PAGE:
Jobs require more than simply GPA

Throughout my college experience, there has been an incredible amount of value placed on getting an education, and within that, attendance, studying and self-discipline. I have applied myself and put forth the effort to do well in classes because it matters and the work I put into my studies will eventually pay off—or so I’ve been told. But really, does it matter?

I have come across many people in the “real world” with “real jobs” that have said what they learned in college didn’t always end up being applicable to their career of choice; the skills they have acquired in their profession were learned once they were already employed.

The point in getting a degree (for the most part) is to prep for a desired career. That’s why we are all here, isn’t it? Most students pay tens of thousands of dollars for a degree in hopes of landing that dream job upon graduation.

Perhaps we are forgetting a huge factor in this equation: the employer—aka, the ones hiring college graduates. Rather than focusing on what the university expects, why not focus on the employer’s opinion, because ultimately, they have the final say on whether you are an adequate applicant or not.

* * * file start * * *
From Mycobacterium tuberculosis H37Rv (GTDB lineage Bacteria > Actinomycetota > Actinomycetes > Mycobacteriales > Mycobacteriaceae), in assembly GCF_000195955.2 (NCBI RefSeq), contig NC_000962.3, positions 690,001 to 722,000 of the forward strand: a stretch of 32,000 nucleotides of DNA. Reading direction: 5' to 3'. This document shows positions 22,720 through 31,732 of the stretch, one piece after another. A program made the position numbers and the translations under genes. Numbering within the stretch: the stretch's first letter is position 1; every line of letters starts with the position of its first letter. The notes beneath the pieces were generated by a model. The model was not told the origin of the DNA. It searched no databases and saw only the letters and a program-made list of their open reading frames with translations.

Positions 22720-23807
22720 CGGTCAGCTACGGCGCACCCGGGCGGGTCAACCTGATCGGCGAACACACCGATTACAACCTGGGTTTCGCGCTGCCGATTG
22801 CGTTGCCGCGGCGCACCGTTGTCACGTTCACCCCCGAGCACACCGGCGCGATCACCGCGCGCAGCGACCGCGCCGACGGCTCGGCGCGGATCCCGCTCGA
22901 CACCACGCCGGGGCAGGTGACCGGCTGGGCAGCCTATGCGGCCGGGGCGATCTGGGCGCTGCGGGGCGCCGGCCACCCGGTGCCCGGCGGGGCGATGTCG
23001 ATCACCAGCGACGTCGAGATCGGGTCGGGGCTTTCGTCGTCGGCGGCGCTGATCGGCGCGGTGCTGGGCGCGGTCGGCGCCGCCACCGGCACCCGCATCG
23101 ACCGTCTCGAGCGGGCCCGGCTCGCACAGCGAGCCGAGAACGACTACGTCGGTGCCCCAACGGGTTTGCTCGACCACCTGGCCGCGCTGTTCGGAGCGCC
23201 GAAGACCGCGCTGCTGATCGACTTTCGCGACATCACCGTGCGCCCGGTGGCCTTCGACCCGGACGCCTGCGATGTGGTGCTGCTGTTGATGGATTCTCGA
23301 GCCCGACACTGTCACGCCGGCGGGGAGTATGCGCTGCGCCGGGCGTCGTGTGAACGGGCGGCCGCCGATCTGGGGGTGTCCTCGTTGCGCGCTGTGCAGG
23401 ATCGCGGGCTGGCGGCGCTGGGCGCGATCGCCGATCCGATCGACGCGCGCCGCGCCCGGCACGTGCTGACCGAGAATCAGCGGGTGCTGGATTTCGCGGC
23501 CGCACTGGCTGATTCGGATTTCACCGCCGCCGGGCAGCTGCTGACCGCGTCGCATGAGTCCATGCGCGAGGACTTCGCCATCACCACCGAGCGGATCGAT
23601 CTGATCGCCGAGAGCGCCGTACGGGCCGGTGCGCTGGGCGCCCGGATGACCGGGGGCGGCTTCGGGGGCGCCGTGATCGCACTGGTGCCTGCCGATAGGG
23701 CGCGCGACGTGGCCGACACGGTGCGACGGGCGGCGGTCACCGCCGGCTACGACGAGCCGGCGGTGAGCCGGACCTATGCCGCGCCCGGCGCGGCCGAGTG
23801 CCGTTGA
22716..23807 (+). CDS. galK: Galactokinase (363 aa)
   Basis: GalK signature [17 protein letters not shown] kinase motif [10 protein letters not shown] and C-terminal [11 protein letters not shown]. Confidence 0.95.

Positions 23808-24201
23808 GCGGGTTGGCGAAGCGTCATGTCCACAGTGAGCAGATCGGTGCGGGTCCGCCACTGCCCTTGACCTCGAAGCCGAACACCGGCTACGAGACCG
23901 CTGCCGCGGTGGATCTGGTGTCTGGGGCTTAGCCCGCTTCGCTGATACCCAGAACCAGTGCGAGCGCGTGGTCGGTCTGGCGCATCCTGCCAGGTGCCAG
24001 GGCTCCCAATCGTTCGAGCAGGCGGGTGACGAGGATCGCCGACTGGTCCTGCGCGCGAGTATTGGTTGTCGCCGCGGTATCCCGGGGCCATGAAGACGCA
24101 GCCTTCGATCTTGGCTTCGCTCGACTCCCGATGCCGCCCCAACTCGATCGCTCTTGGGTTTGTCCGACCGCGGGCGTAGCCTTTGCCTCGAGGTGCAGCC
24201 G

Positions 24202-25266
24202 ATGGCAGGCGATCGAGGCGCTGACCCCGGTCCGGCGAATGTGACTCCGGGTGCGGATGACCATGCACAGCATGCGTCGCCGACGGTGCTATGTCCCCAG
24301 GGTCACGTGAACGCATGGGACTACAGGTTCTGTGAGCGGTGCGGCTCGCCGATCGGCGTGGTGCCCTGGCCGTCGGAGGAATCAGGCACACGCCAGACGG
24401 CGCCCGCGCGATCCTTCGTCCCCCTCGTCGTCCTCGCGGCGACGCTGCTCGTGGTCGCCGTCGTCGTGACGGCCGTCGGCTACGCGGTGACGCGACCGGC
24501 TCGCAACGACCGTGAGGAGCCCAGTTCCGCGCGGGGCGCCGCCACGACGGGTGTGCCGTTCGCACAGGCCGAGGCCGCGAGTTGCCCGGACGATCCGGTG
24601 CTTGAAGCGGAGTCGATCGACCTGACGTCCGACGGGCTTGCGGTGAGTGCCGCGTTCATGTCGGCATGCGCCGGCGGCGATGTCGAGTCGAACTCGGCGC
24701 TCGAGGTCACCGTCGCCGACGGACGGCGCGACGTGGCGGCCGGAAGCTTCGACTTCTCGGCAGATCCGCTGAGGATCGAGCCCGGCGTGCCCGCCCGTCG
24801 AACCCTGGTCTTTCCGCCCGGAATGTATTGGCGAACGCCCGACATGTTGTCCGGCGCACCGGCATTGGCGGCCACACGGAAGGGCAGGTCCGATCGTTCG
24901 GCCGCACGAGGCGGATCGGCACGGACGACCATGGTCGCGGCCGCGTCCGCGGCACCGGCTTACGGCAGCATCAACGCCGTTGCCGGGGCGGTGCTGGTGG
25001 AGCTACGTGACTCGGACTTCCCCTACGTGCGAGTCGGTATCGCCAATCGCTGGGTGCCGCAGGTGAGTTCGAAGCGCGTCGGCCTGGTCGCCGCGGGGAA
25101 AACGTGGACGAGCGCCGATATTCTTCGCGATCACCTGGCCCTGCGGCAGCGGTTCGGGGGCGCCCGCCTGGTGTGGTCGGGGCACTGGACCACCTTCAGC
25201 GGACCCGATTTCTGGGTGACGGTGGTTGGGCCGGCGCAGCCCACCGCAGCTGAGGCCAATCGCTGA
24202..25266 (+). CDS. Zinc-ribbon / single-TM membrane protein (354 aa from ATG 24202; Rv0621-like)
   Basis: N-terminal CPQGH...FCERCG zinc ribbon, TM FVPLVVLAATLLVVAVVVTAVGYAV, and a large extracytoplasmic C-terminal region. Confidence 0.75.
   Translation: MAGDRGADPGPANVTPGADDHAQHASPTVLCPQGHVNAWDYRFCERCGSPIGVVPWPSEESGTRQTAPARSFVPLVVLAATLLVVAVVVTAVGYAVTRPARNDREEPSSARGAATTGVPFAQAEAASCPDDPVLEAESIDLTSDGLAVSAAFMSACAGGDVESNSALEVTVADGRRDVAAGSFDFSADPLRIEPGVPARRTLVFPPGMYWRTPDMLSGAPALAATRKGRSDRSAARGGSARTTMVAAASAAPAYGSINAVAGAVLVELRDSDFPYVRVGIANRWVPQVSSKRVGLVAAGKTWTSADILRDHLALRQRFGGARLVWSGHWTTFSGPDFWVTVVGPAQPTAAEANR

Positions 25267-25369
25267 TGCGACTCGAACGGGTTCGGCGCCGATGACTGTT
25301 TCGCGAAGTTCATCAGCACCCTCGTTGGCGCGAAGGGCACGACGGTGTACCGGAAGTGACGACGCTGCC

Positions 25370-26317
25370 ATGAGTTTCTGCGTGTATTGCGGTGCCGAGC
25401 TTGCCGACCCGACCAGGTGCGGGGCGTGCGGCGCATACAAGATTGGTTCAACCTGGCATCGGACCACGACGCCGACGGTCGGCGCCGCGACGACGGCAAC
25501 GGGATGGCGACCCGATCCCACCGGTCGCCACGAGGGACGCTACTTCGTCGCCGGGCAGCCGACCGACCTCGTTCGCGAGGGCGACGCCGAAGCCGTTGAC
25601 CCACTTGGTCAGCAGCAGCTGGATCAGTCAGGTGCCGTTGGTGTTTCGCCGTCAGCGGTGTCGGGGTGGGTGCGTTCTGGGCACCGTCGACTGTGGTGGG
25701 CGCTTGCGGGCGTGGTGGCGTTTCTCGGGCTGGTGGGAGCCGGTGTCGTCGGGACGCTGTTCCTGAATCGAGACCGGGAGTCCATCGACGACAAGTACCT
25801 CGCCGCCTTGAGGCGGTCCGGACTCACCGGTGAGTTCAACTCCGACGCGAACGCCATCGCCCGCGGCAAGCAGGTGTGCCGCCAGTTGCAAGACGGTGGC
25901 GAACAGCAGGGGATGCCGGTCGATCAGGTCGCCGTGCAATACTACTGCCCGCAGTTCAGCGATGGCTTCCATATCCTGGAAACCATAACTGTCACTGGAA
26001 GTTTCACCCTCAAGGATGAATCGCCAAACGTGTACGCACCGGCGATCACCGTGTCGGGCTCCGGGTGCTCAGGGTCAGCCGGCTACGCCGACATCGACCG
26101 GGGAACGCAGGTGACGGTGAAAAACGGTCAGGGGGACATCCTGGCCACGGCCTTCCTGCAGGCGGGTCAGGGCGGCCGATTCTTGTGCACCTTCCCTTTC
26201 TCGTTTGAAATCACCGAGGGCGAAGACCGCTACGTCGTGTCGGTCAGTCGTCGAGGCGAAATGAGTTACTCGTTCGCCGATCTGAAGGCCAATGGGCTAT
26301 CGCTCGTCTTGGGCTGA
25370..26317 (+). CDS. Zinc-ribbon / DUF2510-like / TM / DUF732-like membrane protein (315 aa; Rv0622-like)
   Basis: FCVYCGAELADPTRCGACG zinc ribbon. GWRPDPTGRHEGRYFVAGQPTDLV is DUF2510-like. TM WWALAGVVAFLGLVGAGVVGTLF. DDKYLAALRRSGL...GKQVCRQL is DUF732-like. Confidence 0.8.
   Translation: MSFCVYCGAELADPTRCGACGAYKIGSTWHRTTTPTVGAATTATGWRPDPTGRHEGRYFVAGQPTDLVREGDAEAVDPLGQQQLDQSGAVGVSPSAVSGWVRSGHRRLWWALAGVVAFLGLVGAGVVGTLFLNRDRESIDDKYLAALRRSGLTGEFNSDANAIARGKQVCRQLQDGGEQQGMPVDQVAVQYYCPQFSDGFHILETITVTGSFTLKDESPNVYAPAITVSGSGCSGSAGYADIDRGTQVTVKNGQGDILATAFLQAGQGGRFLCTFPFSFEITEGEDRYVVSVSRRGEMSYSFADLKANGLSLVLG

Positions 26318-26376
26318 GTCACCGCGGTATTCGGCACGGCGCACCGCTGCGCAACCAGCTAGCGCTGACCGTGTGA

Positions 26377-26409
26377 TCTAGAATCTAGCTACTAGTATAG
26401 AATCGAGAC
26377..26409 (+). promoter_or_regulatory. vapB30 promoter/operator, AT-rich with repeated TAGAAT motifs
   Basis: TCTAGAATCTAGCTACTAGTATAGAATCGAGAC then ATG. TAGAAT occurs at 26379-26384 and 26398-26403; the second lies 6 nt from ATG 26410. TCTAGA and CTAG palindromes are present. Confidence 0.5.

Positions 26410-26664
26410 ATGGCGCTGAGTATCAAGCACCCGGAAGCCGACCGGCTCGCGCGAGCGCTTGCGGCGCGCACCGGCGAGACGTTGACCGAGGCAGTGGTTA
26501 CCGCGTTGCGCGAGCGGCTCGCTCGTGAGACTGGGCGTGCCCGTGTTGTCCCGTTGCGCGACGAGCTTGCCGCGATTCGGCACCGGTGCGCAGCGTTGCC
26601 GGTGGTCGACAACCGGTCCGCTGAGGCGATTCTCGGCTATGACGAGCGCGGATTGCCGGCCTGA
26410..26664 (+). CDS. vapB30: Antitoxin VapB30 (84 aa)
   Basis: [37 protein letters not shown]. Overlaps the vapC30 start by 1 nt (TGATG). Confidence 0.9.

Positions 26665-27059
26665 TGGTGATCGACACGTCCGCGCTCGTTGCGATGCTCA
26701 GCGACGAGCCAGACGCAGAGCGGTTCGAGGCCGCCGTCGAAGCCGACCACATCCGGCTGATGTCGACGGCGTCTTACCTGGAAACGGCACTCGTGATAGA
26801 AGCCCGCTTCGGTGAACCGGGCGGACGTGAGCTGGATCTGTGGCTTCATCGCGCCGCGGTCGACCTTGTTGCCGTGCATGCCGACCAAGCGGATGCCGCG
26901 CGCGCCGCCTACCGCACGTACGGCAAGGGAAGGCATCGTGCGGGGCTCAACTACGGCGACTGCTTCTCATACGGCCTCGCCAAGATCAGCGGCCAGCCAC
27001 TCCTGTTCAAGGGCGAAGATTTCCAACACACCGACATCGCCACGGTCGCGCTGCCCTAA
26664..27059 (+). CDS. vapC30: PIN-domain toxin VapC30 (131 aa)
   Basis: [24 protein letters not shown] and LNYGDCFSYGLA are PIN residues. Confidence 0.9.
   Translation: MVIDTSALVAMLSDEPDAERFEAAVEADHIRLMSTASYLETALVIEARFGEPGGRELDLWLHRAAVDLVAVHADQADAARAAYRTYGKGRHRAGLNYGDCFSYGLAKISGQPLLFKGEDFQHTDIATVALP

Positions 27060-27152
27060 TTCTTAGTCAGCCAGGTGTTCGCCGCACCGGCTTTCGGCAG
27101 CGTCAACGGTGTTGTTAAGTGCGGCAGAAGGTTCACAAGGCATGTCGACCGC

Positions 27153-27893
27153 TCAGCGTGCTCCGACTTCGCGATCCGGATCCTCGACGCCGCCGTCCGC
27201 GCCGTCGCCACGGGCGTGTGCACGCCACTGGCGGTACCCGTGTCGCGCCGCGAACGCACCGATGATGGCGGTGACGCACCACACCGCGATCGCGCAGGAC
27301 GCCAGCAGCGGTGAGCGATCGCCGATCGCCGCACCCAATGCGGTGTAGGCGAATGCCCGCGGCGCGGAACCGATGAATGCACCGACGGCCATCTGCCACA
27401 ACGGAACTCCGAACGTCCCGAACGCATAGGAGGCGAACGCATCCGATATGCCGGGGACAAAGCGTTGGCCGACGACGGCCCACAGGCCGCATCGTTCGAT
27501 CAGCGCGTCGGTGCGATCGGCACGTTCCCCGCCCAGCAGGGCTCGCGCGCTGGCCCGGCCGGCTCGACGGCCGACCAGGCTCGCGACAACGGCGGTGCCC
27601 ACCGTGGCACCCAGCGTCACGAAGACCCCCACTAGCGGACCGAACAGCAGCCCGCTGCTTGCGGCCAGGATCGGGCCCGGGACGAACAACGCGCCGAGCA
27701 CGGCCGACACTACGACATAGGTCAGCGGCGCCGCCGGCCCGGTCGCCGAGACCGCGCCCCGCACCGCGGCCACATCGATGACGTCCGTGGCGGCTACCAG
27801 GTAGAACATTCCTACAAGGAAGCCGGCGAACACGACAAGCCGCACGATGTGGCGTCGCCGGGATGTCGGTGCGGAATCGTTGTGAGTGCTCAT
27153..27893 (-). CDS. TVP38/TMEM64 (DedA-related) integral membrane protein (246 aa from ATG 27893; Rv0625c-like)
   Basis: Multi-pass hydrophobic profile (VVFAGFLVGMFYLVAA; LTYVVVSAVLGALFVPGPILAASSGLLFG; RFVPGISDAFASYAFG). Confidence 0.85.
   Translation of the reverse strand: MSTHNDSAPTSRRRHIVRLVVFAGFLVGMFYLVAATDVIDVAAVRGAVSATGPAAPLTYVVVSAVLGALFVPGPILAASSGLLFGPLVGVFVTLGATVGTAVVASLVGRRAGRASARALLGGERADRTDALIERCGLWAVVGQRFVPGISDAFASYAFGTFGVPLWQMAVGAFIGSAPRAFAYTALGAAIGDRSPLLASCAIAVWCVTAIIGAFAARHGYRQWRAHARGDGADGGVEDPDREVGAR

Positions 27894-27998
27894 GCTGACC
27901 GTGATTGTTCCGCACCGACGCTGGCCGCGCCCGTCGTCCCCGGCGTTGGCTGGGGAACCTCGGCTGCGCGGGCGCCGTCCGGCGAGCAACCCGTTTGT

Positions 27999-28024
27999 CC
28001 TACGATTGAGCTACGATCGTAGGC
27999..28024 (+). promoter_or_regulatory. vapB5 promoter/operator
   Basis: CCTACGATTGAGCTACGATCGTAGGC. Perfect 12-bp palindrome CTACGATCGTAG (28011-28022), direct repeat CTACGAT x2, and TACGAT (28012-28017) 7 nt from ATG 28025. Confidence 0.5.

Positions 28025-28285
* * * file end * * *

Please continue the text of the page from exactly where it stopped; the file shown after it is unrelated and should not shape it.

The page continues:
Studies have shown that while, yes, a degree does matter, employers don’t always focus on grade point average or the specific classes an applicant has taken. While these factors are considered, they’re not a necessity.

As a student, grades should matter, but in today’s economy and fierce job market, campus involvement and job-related experience should be emphasized a bit more. What your GPA was and which classes you took will probably be considered when a decision between applicants is close, but involvement and experience are valued more highly than other aspects.

A college degree has simply become a platform to get a job. University curriculum has become outdated and to some extent irrelevant. While some classes can give a basis for fundamentals, that is about it.

What does this mean while we are all in school? I suggest getting involved and joining organizations related to your desired career. Make connections and get career-related experience.

Don’t rely solely on your classes and grades to land a job after graduation. Yes, apply yourself and pay attention in class, but take initiative to learn outside the classroom. That could make all the difference.